Deadline’s Dominic Patten contributed to this report
How many Deadline Hollywood staffers does it take to live blog the Golden Globes? Well, it used to be one, but this year it will be two. It won’t be the same razor sharp trademark snark, but hopefully we will have fun just the same with Mike Fleming Jr and Anita Busch providing some color commentary.
The 71st Golden Globes take place this year on NBC, yet again, under a legal cloud as the Hollywood Foreign Press Association and producer Dick Clark Productions are forced to work together while behind the scenes they are fist to cuffs as the lawsuit over who owns the lucrative TV rights for one of broadcast’s biggest nights is still in appeal and the digital and pre-show rights are still unresolved. Last year, the telecast drew 19.7 million viewers, up 17% from a year earlier, thanks, in part to co-hosts Tina Fey and Amy Poehler who return again this year for the gala inside the Beverly Hilton. They are contracted for 2015’s show as well. This year there are a number of firsts — a new HFPA president, photojournalist Theo Kingma presides; in the motion categories there are 16 contenders who have never been nominated before, including two actors from 12 Years A Slave which (along with American Hustle) led the nominations this year with seven each. One of those never given a nom is, surprisingly, Matthew McConaughey, who is a first-timer for Dallas Buyers Club. This year also sees Meryl Streep — one of the most if not the most Golden Globe nominated actresses, with 28 noms and 8 wins — up against actresses who have never won for a motion picture and Bruce Dern, not nominated for an acting Globe since 1979 (Coming Home). Woody Allen will be given the Cecil B. DeMille Award but will not be on hand. The 79-year-old Allen has only attended one awards show in his career, in 2002 at the Oscars, after 9/11.
Related: Photos From The 71st Golden Globes
FLEMING: The Golden Globes have largely been relevant primarily because of its proximity to Oscar season. You know the jokes, that this is the day you can’t find a waiter because they are all here to see if their votes lead to winners. The Globes have really become an important pseudo event in the past several years after Ricky Gervais hosted and ripped the proceedings to shreds. Tina Fey and Amy Poehler were more politically correct. This year all the hard work has been done for them because there is a level of negativity in the air that gives them plenty to talk about. There has been plenty of debate about The Wolf Of Wall Street, mostly regarding the character or lack of it of Jordan Belfort; there was 12 Years A Slave director Steve McQueen, getting heckled so badly by one douchebag critic at the New York Film Critics Circle that the group had to apologize; Lena Dunham bristling about a rude reporter questioning why she doesn’t wear clothes much on HBO’s Girls. A New York Post critic hammered Philomena as a Catholic bashing exercise that the real subject of the film was moved to respond. Even Meryl Streep–who sometimes doesn’t even show up for these things–slagging Walt Disney as a woman hater and anti-Semite as she extolled the virtues of the film’s star and her Oscar competitor Emma Thompson. What a perfect backdrop to have a bit of fun during this pseudo-awards show, one that got off to a flying start with a sewage leak on the red carpet.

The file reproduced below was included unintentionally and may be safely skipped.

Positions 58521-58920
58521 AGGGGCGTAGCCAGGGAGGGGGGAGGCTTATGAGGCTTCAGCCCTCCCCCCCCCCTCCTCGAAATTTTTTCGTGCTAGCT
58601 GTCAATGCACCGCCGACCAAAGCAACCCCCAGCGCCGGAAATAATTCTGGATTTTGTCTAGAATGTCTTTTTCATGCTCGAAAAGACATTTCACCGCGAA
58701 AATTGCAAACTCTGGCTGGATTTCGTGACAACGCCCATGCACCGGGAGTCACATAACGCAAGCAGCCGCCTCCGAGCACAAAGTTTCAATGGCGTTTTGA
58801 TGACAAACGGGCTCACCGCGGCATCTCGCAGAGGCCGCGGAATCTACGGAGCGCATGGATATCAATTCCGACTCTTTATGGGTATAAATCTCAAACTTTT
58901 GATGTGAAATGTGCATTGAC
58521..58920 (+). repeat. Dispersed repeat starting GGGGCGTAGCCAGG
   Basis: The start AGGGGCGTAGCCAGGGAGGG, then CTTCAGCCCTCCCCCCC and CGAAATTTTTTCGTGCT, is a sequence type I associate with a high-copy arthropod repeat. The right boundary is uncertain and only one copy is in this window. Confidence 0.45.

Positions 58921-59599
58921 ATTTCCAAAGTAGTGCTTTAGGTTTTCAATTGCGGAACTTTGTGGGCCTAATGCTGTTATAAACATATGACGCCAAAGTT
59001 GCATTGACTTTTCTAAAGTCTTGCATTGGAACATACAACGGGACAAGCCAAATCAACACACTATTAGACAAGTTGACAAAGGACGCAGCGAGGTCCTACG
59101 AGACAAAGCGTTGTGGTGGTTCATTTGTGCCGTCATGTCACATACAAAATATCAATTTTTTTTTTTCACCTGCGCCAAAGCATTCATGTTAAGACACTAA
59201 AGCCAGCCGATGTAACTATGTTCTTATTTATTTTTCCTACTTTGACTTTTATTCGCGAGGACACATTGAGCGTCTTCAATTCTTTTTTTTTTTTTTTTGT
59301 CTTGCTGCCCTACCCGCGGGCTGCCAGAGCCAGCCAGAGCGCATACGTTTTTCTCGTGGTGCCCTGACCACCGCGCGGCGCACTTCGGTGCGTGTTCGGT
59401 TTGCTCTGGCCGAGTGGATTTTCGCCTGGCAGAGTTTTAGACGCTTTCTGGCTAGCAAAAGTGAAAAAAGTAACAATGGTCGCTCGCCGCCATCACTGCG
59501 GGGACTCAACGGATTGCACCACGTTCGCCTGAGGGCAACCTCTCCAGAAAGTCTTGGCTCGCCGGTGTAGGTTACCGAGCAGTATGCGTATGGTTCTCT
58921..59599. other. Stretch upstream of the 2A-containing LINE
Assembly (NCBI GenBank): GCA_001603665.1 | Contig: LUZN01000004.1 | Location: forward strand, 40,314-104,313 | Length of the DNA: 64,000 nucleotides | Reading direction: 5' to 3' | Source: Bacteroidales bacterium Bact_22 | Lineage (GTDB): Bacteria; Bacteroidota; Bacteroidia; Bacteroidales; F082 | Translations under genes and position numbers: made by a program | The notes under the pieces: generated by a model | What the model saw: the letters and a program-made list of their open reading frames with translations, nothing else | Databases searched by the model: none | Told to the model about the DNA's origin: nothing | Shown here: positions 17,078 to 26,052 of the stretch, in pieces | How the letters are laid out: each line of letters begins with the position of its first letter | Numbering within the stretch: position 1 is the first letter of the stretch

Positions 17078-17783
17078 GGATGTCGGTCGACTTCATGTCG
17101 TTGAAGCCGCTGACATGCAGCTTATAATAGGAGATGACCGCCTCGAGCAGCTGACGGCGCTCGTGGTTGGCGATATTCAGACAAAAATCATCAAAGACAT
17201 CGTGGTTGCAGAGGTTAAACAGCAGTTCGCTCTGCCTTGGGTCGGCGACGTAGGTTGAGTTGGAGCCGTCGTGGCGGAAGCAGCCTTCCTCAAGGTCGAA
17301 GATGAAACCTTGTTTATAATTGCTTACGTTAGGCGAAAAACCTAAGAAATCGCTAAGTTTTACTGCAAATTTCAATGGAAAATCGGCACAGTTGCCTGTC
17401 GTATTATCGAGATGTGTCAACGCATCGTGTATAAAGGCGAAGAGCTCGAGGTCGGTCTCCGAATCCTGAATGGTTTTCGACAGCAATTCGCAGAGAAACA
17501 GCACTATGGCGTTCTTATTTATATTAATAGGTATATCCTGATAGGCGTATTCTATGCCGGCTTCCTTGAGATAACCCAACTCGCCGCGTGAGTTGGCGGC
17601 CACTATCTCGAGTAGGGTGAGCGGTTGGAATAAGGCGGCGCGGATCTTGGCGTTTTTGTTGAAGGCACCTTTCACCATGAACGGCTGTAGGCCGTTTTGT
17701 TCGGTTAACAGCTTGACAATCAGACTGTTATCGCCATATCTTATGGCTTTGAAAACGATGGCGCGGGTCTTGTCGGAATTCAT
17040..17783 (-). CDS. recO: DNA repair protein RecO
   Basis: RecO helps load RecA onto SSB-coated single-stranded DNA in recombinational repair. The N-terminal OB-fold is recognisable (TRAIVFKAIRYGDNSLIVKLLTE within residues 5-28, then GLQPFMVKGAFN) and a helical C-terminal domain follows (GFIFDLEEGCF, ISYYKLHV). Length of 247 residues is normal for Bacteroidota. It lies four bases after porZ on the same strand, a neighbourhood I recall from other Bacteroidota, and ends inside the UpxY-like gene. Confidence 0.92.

BUSCH: The Golden Globes, traditionally is the one awards show were nominees can drink heavily and then get up on stage and are bound to say anything. It’s one of the more fun awards show for talent to attend. Studio marketing executives salivate for the awards and then dread tomorrow morning when they are up at the crack of dawn cutting new TV spots and devising new marketing strategies to capitalize on the wins their pics receive. The Golden Globules (as many of us have called them) are voted upon by a small group of ‘journalists” who sometimes moonlight as real estate agents or taxi drivers. (Not kidding about the real estate agents and wouldn’t be surprised about taxi drivers). As far as goes and the character or lack thereof of Jordan Belfort (The Wolf of Wall Street), I think his prison sentence speaks for itself, don’t you, Mike?